Tag Archives: Elections

At last, it’s all over. For now.

I’ve been waiting a long time to write that headline, or something like it. The recently held, unnecessary, ego-driven election to determine who runs the UK seems to have gone on forever; like some kind of degenerative, wasting illness that has to be endured.

Over the last few weeks, we’ve heard politicians speaking (or in some cases, barking) about almost everything, but we haven’t heard any of the detail we want to hear. For example, there’s been virtually no mention of the kind of country we can expect to be living in. None at all. At least, none that I can relate to.

Instead, we’ve heard only that we can expect ‘strong and stable leadership’ from an administration led by The Maybot, Theresa May, (what a joke that empty mantra seems now, after so many climb-downs on her part!) or one that’s ‘for the many not the few’ from ‘Jezza’ Jeremy Corbyn (at least that one sounds plausible, even though it seems to have been invented by a marketing guru).

It’s still a great shame we were not offered a No Confidence space on the ballot paper. For all that the turnout was encouraging to those that would clutch at any straw blowing in the wind, that’s where a great many Xs would’ve ended up.

After all, do we really want a government lead by a woman who looks and sounds as if she is the product of a machine? One that was made on the home counties production line, with all the small-mindedness that that implies? Do we really want to be governed by a person who, at the outset, looked like a young middle-aged woman dreaming of past glories and future triumphs but, by the end, looked like an old middle-aged woman, broken and sad, contemplating her own mortality?

Do we want a government led by a person who was once described by Ken Clarke as “bloody difficult”? By someone who refuses to debate matters on tv? By someone who tells us that ‘strong leadership’ will be needed in the now-stalled negotiations with the European Union, when we must know (unless we are all ostriches) that She Who Tells Us will not be at the negotiating table herself (just as she wasn’t in the tv debate), but that a person with the mindset of a man like David Davis, who describes Brexit as “the defining issue of our age”, will lead the team? Or might it be a member of the DUP?

Or do we want a government led by a person who, at the outset, looked like a broken old milddle-aged man not knowing what to do with retirement but now looks like a young middle-aged man rejuvenated by the thought that the even younger civil servants will do most of the heavy work, and that there are equally pressing issues, other than the dreary one of  leaving the EU, that have to be attended to?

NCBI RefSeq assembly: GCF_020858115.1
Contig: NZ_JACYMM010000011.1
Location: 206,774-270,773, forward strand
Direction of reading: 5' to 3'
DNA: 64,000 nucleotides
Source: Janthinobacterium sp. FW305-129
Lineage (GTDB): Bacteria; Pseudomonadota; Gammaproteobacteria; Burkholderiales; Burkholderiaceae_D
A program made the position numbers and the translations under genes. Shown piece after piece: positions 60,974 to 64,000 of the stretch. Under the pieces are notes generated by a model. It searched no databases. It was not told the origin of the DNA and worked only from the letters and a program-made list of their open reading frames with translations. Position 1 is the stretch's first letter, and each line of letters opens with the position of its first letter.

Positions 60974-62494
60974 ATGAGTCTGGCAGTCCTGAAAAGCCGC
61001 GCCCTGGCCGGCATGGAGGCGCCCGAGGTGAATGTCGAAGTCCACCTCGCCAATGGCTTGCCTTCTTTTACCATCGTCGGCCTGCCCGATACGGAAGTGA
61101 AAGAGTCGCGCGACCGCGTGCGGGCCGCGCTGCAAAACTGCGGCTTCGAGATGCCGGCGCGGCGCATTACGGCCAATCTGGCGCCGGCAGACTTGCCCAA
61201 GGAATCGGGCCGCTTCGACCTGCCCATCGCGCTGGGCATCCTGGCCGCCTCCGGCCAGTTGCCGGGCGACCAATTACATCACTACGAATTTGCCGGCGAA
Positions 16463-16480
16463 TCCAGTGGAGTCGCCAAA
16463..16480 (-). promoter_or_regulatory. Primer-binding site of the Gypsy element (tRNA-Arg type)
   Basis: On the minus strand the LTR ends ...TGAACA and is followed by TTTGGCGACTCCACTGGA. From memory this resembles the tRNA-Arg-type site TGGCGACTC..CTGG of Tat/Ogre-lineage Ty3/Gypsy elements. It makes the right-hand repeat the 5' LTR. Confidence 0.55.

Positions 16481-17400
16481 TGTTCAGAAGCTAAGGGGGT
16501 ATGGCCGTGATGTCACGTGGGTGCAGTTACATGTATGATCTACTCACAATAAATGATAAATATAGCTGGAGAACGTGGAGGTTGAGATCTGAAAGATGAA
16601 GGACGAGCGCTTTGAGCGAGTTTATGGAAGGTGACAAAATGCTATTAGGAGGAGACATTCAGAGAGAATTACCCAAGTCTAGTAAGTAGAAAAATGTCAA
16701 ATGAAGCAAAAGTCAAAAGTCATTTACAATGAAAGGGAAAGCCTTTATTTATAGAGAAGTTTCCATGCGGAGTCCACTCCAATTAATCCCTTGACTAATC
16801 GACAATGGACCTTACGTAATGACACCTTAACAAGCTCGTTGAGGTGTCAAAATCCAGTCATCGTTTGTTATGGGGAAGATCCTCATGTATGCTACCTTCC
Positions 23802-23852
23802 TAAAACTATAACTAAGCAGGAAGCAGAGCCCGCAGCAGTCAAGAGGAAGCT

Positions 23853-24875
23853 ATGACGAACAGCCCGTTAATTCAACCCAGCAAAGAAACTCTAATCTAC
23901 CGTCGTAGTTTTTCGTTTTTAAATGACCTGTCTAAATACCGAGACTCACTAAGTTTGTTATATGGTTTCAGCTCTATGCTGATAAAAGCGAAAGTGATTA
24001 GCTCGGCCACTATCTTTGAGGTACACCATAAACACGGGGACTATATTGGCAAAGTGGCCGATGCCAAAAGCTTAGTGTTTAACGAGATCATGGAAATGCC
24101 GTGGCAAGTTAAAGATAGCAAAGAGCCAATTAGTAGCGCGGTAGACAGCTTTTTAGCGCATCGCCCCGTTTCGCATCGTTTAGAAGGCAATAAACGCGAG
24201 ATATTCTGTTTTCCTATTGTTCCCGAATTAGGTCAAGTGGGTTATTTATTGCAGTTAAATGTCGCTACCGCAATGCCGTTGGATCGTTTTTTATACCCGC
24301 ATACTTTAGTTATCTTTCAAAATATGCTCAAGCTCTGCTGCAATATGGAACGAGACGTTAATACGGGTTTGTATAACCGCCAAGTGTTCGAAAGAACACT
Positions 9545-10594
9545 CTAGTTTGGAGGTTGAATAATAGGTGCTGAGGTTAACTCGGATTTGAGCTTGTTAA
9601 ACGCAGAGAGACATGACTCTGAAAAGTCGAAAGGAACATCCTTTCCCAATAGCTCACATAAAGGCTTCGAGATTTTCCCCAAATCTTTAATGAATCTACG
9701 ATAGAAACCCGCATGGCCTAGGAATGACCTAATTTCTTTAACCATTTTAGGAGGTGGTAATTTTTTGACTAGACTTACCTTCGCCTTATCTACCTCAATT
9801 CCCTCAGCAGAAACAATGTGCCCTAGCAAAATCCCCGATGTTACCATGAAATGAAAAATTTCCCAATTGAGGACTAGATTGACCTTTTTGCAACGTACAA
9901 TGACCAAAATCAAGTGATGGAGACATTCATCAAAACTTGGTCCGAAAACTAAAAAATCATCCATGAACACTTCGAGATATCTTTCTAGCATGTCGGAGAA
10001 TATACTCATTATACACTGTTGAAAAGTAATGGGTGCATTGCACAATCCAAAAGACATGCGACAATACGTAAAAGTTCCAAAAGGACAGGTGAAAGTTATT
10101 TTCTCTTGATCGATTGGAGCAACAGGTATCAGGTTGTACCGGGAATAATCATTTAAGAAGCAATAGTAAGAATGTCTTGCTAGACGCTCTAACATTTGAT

The Conservatives made almost no mention of Britain’s housing crisis, our failing mental health provisions, or child poverty.

They didn’t even have the guts to present themselves as a team. The Supreme Leader was the only one we were asked to think about.

And now we are stuck with that thought; with her. For another five years, or for as long as it takes for her to change her mind – yet again.

Those of us who can’t abide the woman will – like my late mother who used to turn off the telly every time Mrs Thatcher hove in view – have to bear her as we bore Mrs T and survived. I guess we’ll survive Mrs M.

But will she be remembered? Margaret Thatcher

Now that the election is all over, we can only hope that she will disappear into obscurity.

I doubt there’s much hope of that. We all still recall ‘That Woman’. But Mrs May is likely to be remembered as The One That Got Away. For now.

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Whoever next?

So the news media are full of the fact that Donald Trump is likely to be the next Republican Party Candidate for election as President of the United States of America.

Should we be so surprised? After all, he has been making the running for months now; spending more than any other Republican, and getting seen on more tv channels than any of his rivals.

None of this is surprising. The man is a billionaire property developer and owner of a tv  company. He should know what he’s doing.

On the other hand, the Americans have a Washington insider.

And how ‘inside’ can a person be, when that person is married to a former President of the United States of America? Will she know how to ‘get things done’, or will she simply make the same mistakes as every predecessor she’s ever had or aspires to have?

From where I sit, it  seems that established politics are soon to be a thing of the past. Thanks to social media – and even this blog – we can all have our say on whatever we feel strongly about.

We can Tweet our views to millions, or vote for whoever takes our fancy. In the UK, today, we shall be voting for a number of local councils and mayors. We have choice.

But the Americans have little or no choice. Their’s is a system unlike ours. Their main parties will choose who’s going to be on the ticket come November. And their main parties will – unless they are hampered in any way – choose the candidate most likely to win for them.

So we are likely to see a Donald Trump v Hillary Clinton election, come November.

What a prospect!

A billionaire v an insider; a man with no political experience against a woman whose experience knows no bounds. A man who hates Muslims against a woman who allowed Muslims to rise up all over the Middle East and North Africa. A war-monger against an appeaser.

No wonder the American people are confused. And confused enough to turn blind eyes to the candidates who, knowing how the system works, can bend that system to their will and ‘get things done’.

I fear whoever comes next. And, as a result, I fear for the world.

 

 

 

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